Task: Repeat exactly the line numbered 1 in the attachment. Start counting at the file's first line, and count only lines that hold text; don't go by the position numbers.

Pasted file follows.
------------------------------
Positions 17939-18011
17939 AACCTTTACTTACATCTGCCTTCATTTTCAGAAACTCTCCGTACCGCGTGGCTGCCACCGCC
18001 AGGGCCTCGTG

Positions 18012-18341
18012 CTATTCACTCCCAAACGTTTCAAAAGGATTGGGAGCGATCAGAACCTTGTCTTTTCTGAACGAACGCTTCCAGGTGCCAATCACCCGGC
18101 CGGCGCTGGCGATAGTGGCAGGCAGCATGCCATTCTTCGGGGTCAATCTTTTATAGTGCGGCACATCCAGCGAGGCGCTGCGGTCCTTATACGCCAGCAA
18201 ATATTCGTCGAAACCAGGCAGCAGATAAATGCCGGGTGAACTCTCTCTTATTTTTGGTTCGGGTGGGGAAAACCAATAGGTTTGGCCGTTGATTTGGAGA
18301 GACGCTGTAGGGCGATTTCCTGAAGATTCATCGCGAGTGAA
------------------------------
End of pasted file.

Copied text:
Positions 17939-18011